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ua14no94 FEDERAL COMMUNICATIONS COMMISSION (FCC)...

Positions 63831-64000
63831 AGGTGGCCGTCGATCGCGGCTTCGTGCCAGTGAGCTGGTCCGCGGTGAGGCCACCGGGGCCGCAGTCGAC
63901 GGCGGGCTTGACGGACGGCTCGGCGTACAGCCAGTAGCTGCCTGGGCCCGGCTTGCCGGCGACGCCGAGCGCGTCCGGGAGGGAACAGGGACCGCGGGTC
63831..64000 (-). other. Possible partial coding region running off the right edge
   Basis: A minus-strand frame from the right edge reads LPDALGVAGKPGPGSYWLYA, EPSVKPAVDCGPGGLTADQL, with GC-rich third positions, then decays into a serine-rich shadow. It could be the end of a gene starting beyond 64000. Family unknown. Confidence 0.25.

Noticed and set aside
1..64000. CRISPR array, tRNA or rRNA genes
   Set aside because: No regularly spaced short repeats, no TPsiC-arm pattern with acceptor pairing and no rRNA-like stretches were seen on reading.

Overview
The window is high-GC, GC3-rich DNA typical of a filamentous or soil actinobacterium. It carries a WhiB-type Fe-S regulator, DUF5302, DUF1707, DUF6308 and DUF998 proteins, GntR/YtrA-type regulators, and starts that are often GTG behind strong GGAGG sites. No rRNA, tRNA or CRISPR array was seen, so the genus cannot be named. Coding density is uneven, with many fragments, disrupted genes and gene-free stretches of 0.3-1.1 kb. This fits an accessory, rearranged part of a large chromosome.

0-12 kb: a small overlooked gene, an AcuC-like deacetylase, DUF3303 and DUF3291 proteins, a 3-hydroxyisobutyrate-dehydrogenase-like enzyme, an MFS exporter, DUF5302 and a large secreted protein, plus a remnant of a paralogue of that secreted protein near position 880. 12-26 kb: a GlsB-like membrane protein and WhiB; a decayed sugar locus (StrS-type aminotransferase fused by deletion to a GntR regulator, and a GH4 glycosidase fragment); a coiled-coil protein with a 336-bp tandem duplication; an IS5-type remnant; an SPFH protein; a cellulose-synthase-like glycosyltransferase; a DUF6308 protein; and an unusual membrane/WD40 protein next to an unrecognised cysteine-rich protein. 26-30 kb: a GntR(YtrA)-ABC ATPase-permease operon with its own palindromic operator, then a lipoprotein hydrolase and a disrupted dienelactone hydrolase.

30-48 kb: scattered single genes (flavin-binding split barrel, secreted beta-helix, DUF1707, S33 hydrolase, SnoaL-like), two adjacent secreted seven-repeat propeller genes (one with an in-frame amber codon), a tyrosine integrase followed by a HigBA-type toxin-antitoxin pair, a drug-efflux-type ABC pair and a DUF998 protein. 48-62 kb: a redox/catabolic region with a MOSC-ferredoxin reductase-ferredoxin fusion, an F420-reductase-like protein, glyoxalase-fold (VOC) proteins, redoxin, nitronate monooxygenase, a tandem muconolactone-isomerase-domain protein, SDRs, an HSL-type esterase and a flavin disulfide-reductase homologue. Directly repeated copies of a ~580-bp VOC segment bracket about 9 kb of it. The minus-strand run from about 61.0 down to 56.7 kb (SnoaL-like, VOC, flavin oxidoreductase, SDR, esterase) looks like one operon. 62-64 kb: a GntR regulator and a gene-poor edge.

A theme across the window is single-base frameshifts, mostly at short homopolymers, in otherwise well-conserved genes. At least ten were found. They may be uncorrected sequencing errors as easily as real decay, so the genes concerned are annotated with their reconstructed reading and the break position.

<DOC> CONSUMER PRODUCT SAFETY COMMISSION (CPSC) Statement of Regulatory Priorities for Fiscal Year 1995 The U.S. Consumer Product Safety Commission (CPSC) is charged with protecting the public against unreasonable risks of injury and death associated with consumer products. The Commission has four methods by which to achieve this objective: participation in developing or revising voluntary product safety standards, development of mandatory product safety standards, development of mandatory corrective actions, or development of information and education campaigns. In determining which of these methods to use in the case of a particular product, the Commission gathers the best available data on the nature and extent of the hazard posed by the product. This information is analyzed to determine how best to reduce the hazard. In determining what priority to give a particular hazard reduction effort, the Commission is required by its rules to consider the following general criteria: <bullet> frequency and severity of injury <bullet> causality of injury <bullet> chronic illness and future injuries <bullet> cost and benefit of CPSC action <bullet> unforeseen nature of the risk <bullet> vulnerability of the population at risk <bullet> probability of exposure to hazard. In addition, if a mandatory safety standard is proposed to reduce the hazard associated with a particular product, the Commission is required to find that the regulatory approach selected is the least burdensome means of adequately protecting the public. The Commission has a small regulatory program. It relies on voluntary standards to address product hazards whenever possible. Regulatory initiatives are undertaken only when manufacturers fail to develop adequate voluntary standards or when there is not substantial conformance with such standards. The Commission considers a balance between mandatory and voluntary standards to be the most effective way to achieve product safety in the 1990s. In 1995, the Commission will focus on mandatory safety standards which emphasize the protection of vulnerable populations, including children, the elderly, low-income groups, and those who have difficulty understanding safety messages written in English. Significant CPSC regulatory activities planned for 1995 involve the following regulations: ``Standard for the Flammability of Upholstered Furniture''; ``Standard for Safety Performance Requirements for Plastic Five-Gallon Containers'' (Buckets); and ``Requirements for Special Packaging of Household Substances: Revision of Test Protocols for Child-Resistant Packaging.'' These regulatory activities are described in detail below. Each of these 1995 regulatory initiatives has a major component related to vulnerable populations. Upholstered furniture fires disproportionately kill and injure children, the elderly and families/ individuals with lower incomes. Five-gallon buckets pose a drowning hazard to young children, in particular those in ethnic minority groups in low-income households. Revisions of the test protocol for child- resistant packaging will make this packaging easier for adults, especially the elderly, to use. If child-resistant packaging is easier to use, it will be used more frequently, thereby preventing ingestion of medicines and other harmful substances by young children. The 1995 regulatory focus on reducing product-related deaths and injuries in vulnerable populations is consistent with the Agency's legally defined mission and priority-setting criteria. In addition, it supports the President's priority to reduce the Nation's health care costs by preventing injury to groups which are frequently the most likely to be injured by a hazardous product. _______________________________________________________________________ CPSC ___________________________________________________________ PROPOSED RULE STAGE ___________________________________________________________ 199. <bullet> FLAMMABILITY STANDARD FOR UPHOLSTERED FURNITURE Legal Authority: 15 USC 1293 Flammable Fabrics Act CFR Citation: 16 CFR 1640 Legal Deadline: None Abstract: On June 15, 1994, the Commission published an advance notice of proposed rulemaking (ANPRM) to begin a proceeding for development of a flammability standard for upholstered furniture. The ANPRM announced that the regulatory alternatives under consideration include issuance of a mandatory standard to address risks of death, injury, and property damage from fires associated with ignition of upholstered furniture by small open-flame sources. Fire hazards associated with ignition of upholstered furniture by cigarettes or large open-flame sources are outside the scope of this proceeding. The staff is preparing a briefing package for consideration by the Commissioners of the agency when they decide whether to publish a proposed standard. Statement of Need: There are approximately 700 deaths, more than 2,000 injuries and $300 million in property damage resulting from upholstered furniture fires each year in the U.S. Upholstered furniture is associated with more fire-related deaths than any other consumer product within the agency's jurisdiction. Open-flame ignition fires accounted for about one-fourth of the injuries, and one-fifth of the deaths and property damage. Cigarette- ignited fires accounted for about two-thirds of the deaths and over half of the injuries and property damage. The estimated societal cost of all upholstered furniture fires in 1991 was about $2 billion, including about $0.5 billion attributable to open-flame fires and $1.25 billion to smoking-related fires. Summary of the Legal Basis: The Commission has authority under the FFA to issue a ``flammability standard or other regulation, including labeling,'' for a product of interior furnishing if the Commission determines that such a standard ``is needed to adequately protect the public against unreasonable risk of the occurrence of fire leading to death or personal injury, or significant property damage.'' (FFA, section 4(a), 15 U.S.C. 1193 (a).) No aspect of this action is required by statute or court order. The projected regulation would be a mandatory standard that would require that upholstered furniture sold in the United States resist ignition under test conditions specified in the standard. Alternatives: Continued deferral to existing industry voluntary standard for cigarette ignition only; Continued deferral to existing industry voluntary standard for cigarette ignition and development of a voluntary standard for open- flame ignition; or Development of a mandatory standard for cigarette ignition only. Anticipated Costs and Benefits: The estimated annual cost of imposing a mandatory standard for open- flame ignition of furniture will be determined. Given that the total annual societal cost of upholstered furniture fire losses is estimated at nearly $500 million from open-flame fires, the potential benefits of a standard, even if it were only partially effective, could be extremely large. Risks: Upholstered furniture is associated with more deaths from fires than any other consumer product within the agency's jurisdiction. There are approximately 700 deaths, more than 2,000 injuries, $300 million in property damage and an estimated overall societal cost of about $2 billion resulting from upholstered furniture fires each year in the U.S. About one-quarter of these costs are due to open-flame ignition fires. A substantial impact on open flame ignition fires could occur since there is currently no national standard addressing this hazard. Societal costs associated with upholstered furniture are among the highest costs associated with any product that the agency regulates. This standard has the potential to eliminate as much as one-quarter of that cost. Timetable: _______________________________________________________________________ Action DFR Cite _______________________________________________________________________ ANPRM 59 FR 30735 06/15/94 ANPRM Comment Pe59 FR 30735 08/15/94 Staff Sends Briefing Package to Commission 06/00/96 Small Entities Affected: Undetermined Government Levels Affected: Undetermined Agency Contact: Dale R. Ray Project Manager Directorate for Economics Consumer Product Safety Commission Washington, DC 20207 301 504-0962 RIN: 3041-AB35 _______________________________________________________________________ CPSC 200. <bullet> SAFETY REQUIREMENTS FOR 5-GALLON PLASTIC BUCKETS Legal Authority: 15 USC 2056 Consumer Product Safety Act; 15 USC 2057 Consumer Product Safety Act; 15 USC 2058 Consumer Product Safety Act CFR Citation: 16 CFR 1307 Legal Deadline: None Abstract: On July 8, 1994, the Commission published an advance notice of proposed rulemaking (ANPRM) to begin a proceeding which could result in mandatory requirements to address risks of drowning to children associated with 5-gallon plastic buckets. The ANPRM announced that the regulatory alternatives under consideration include issuance of a mandatory performance standard or labeling requirements for 5-gallon plastic buckets, or a ban of those products. The staff is preparing a briefing package for consideration by the Commissioners of the agency when they decide whether to publish a proposed standard or banning rule. Statement of Need: An estimated 40 children a year drown in buckets. They range in age from 7 months to 24 months; approximately two-thirds are male. Minority groups accounted for approximately 70 percent of bucket-related incidents. Most victims were at the lower end of the socioeconomic scale. Summary of the Legal Basis: The Commission has authority under the CPSA ``to protect the public against unreasonable risks of injury associated with consumer products'' and ``to develop uniform safety standards for consumer products.'' (15 U.S.C. 2051) ``Any requirement of such a standard shall be reasonably necessary to prevent or reduce an unreasonable risk of injury associated with such product.'' (15 U.S.C. 2056) No aspect of this action is required by statute or court order. The projected regulation would be a mandatory standard that would require that 5-gallon plastic buckets sold in the United States meet certain performance requirements intended to prevent young children from drowning in such buckets. Alternatives: Deferral to an existing emergency (temporary) voluntary labeling standard; Development of a mandatory labeling requirement; Development of a voluntary performance standard; or Ban of the product as a hazardous product. Anticipated Costs and Benefits: